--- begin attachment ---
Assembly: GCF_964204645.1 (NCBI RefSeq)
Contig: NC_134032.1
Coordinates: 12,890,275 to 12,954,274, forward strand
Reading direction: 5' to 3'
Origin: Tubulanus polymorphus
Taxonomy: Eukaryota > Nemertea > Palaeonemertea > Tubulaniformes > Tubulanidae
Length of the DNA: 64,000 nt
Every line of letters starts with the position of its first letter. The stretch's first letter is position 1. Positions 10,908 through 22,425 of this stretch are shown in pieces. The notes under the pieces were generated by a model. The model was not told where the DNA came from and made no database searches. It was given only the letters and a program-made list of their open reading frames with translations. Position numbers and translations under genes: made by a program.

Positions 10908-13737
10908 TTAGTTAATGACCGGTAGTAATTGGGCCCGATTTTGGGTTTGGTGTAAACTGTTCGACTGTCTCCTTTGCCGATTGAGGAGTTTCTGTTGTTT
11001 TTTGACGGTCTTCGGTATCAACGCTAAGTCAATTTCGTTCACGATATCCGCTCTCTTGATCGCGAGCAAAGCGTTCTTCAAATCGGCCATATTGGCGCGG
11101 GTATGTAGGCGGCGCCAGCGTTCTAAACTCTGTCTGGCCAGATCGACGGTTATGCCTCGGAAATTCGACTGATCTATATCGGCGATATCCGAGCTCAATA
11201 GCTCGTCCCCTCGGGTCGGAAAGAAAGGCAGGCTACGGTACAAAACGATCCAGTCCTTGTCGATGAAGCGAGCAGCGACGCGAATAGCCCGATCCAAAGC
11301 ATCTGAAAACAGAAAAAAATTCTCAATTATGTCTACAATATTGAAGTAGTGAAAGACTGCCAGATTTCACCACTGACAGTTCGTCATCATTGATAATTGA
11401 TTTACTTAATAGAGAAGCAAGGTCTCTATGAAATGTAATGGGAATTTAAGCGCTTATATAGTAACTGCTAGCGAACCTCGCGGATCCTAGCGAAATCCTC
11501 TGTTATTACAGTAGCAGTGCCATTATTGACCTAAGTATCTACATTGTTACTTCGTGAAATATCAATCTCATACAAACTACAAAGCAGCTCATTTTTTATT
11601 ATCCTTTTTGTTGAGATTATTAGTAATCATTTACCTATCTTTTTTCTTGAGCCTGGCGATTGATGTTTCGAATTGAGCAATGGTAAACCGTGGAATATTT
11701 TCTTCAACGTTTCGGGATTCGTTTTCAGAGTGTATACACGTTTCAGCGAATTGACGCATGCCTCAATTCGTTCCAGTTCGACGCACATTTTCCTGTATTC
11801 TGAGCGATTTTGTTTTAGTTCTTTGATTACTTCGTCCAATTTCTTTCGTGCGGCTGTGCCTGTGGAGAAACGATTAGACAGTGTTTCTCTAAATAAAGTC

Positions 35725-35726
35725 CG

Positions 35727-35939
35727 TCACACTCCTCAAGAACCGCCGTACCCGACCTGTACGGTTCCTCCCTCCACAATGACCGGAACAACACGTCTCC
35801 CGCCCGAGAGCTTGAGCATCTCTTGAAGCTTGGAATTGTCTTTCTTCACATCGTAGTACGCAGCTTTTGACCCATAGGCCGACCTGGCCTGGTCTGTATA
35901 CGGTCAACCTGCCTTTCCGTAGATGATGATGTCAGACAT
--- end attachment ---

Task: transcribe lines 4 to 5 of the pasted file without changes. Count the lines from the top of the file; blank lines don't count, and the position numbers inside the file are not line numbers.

Reading direction: 5' to 3'
Origin: Tubulanus polymorphus